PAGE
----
VTL cheaper than regular disk

Up until just a few months ago, it was cheaper to just buy some random cheap disk and back up to it.  VTLs were more expensive for two reasons:  the existence of de-dupe and the fact that some software vendors are now charging you to back up to regular disk.

I was just talking to a customer the other day who believes that VTLs cost too much and they're not worth the extra cost.  It got me to thinking: is that really true anymore?  The answer's no.

Here's the facts:

  ATA Disk Array  De-duped
disk or VTL
Per/TB hardware cost  $3-8K $1K  Best attempt at street prices of low end disk.
All de-dupe vendors are coming out at about $1/GB 
Per/TB backup s/w license   $0-1K  $0-1K

Disk: Legato $1K/TB, Symantec $0 (for now), TSM $0
VTL: Legato is per slot, Symantec $1K/TB, TSM, $0
(TSM's prices already include storage devices.)

Total cost per TB  $3-9K  $1-2K  


Please stop telling me that VTLs are more expensive than regular disk.  I return you to your regularly scheduled web page. 

----- Signature and Disclaimer -----

Written by W. Curtis Preston (@wcpreston). For those of you unfamiliar with my work, I've specialized in backup & recovery since 1993. I've written the O'Reilly books on backup and have worked with a number of native and commercial tools. I am now Chief Technical Evangelist at Druva, the leading provider of cloud-based data protection and data management tools for endpoints, infrastructure, and cloud applications. These posts reflect my own opinion and are not necessarily the opinion of my employer.

4 thoughts on “VTL cheaper than regular disk

  1. cpreston says:

    An intelligent disk target is anything that’s not just plain old disk. That includes devices like Data Domain that use a filesystem interface AND VTLs. So it’s not intelligent disk devices or VTLs — one is a subset of the other.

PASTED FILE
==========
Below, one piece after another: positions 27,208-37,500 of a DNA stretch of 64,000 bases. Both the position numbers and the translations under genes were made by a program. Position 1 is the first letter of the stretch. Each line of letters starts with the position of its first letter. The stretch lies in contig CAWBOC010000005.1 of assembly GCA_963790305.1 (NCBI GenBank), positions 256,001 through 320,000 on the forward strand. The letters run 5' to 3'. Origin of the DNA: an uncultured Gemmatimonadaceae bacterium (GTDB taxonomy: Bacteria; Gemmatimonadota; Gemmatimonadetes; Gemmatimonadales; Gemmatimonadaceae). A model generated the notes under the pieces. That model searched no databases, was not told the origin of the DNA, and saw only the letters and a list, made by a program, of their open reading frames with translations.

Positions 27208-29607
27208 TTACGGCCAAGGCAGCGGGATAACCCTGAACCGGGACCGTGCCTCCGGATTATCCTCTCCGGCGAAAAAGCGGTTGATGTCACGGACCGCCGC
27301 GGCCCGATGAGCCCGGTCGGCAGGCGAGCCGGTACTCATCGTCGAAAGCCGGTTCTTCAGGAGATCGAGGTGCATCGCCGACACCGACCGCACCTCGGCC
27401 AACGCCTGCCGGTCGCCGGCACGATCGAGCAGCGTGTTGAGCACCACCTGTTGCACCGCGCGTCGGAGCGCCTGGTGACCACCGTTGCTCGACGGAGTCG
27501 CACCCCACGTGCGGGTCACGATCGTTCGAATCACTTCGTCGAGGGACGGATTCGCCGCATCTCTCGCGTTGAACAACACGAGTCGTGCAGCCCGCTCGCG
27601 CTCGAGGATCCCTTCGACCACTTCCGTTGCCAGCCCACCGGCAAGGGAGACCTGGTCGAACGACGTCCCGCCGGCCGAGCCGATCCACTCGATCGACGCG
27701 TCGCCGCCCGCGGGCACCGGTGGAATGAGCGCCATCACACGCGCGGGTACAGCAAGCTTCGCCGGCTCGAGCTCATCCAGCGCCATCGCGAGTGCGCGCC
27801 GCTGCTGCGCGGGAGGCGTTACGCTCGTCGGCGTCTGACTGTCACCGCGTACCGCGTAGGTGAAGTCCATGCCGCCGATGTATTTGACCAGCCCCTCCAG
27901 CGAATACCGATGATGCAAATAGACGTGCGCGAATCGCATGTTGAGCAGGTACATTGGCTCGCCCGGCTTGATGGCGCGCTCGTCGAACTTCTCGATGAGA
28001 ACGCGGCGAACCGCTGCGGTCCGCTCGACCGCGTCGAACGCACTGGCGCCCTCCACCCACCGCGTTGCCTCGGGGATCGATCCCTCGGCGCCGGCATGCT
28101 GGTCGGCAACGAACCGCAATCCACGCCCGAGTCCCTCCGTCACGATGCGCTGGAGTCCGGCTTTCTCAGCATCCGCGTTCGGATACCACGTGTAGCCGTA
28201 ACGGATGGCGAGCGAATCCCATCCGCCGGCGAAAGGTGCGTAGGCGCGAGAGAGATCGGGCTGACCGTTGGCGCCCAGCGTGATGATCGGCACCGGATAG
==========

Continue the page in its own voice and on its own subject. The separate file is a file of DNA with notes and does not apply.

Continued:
And, no. I haven’t seen any unbiased shootouts.

    As to the advantages and disadvantages of each, I’ve written quite a bit on that. You should be able to find quite a bit out there. (Of course, it’s covered in detail in my new book, Backup & Recovery. Sorry, shameless plug.)

  2. ag100 says:

    Hey – Do you know of any good unbiased comparisons out there between VTL’s, regular disk backup and “intelligent” disk backup(e.g. Data Domain)?

    I know a lot depends on individual requirements (and environments), but a good thourough comparison would be interesting to see.

    From what I’ve seen, intelligent disk keeps the advantages of disk based backup (simultanious read/write w/ NetWorker, etc…), while not increasing complexity any more than many other solutions.



  3. Pouyan says:

    I’m surprised to see that VTL’s cost less, and this is very interesting because I have always thought otherwise!

    Now for the sake of arguement:

    1) For an environment that is considering possible back up to disk prior to going to tape, how does the VTL cost compare to tape (including disks, tapes, library, VTL device itself, etc)?

    2) What if that company already has a SAN in place with enterprise class storage arrays? Would it be more cost-efficient to add storage to existing arrays or look into purchasing a new VTL? Assume that the existing arrays are already being maintained by the storage group. There are maintenance procedures in place. Also, consider power requirements and floor space (expanding existing arrays Vs. purchasing a new VTL)

    3) I guess I’m not clear on what exact advantages a VTL can offer that you can not get from plain disk? My understanding is that VTL’s imitate tape or makes itself look like tape to the software (due to some limitations), however now-a-days most enterprise backup softwares have worked out those limitations so there is no longer a need for it to look like tape to the software. Am I correct? Then what is value in VTL’s?

  4. Richard James says:

    Can i have my mainframe data(z/os) and my aix and windows server data backed up on the same VTL (IBM TS7720)? Are there any restrictions?
    thank u!!

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